Attention of key players. The chairman of any company commands a resource no other member of an organisation, including the CEO has – the attention of people who make things happen. Chairmen have virtually unlimited direct access not only to people who make key decisions – directors and shareholders - but also to people who execute them – the managers. This unique position makes any chairman potentially a very powerful leader. Intelligent and consistent application of other ways to implement his vision transforms this potential into effective leadership.
Board agendas. Chairmen decide what should be discussed at the board and allocate the board’s time to each item on the agenda. This is a powerful tool to steer attention to his leadership vision and to encourage other directors and executives to adopt and carry it into the organisation. Profound discussions initially create awareness and then cause interest in the subject matter, both fundamental elements of a change process. The chairman of the energy company (from my example) put performance reviews as the number one item on the agendas of all five board meetings of the year following the privatisation, and allocated sufficient time to them. Not only was the message clear that they were serious about performance, but board members and senior executives were given a forum for establishing new standards and developing a common language in the area of performance management and productive corporate culture.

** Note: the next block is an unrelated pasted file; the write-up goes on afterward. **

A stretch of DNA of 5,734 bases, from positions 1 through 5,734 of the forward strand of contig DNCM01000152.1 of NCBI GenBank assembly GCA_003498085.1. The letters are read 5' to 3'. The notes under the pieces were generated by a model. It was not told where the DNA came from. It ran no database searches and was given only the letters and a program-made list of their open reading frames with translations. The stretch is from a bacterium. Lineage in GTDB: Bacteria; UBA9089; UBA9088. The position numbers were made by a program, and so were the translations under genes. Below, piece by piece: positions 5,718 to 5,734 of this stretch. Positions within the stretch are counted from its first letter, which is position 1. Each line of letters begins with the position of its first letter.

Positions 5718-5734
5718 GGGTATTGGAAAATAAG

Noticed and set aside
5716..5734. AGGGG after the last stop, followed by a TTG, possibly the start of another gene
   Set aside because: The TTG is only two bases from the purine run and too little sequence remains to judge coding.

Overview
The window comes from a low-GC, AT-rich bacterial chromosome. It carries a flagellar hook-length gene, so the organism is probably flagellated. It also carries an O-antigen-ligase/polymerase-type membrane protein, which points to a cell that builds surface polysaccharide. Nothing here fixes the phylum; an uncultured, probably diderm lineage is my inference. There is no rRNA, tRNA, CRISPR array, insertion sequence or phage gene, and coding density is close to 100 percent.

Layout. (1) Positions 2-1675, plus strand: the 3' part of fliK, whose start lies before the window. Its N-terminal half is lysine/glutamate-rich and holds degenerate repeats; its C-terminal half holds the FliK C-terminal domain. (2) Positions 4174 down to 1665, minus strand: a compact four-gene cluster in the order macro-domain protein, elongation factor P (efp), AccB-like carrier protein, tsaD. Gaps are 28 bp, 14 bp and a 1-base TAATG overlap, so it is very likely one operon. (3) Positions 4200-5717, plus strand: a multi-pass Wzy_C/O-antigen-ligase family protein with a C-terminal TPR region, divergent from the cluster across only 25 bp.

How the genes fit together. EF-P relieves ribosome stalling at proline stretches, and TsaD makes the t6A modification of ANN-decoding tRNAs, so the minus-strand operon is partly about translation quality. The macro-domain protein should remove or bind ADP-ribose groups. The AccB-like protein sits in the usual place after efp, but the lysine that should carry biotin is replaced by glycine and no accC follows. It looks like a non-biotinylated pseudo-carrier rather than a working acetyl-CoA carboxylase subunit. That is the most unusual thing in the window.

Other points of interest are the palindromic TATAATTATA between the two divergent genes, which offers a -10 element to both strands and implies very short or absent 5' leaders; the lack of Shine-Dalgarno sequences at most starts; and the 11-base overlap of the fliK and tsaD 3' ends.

Board sessions. Chairmen run board meetings – they choose formats, presentations, discussions, Q&A sessions, individual remarks, allocate time to speakers, frame questions and formulate resolutions. This gives chairmen extra levers to influence other participants and advance their leadership agendas. In the case of the public company, the chairman made it the norm to bring examples of external best practices no matter what question was being discussed; often invited external and internal experts to share their views with the board and executives; and requested that internal benchmarks be a part of all management presentations. During discussions, he repeatedly asked questions such as, “What have we learned?”, “How are we going to learn?”, “Who can we learn from?”
He also made the assessment of learning potential a mandatory requirement of all acquisition and investment proposals presented to the board. This approach made key members of the company including the CEO, aware that corporate learning is an important element of organisational development. Furthermore, it ignited interest in the subject since managers could see how benchmarking could help them to fulfil their duties. Finally, this approach provided executives with frameworks to start experimenting with knowledge management and moved them to the next stage of change process – the trial of new behaviours.
Board committees. Although in most countries chairmen do not have the formal authority to nominate board committees, in practice they have a great influence over the process. By defining committees’ composition, their membership and agendas, chairmen promote their leadership vision and create new organisational vehicles for advancing them. The new chairman of Novartis, Jorg Reinhardt, believes that “innovation is the key to success”. Under his guidance, Novartis’ board created a Research and Development Committee while abolishing two committees which concentrated on more traditional performance and investment issues.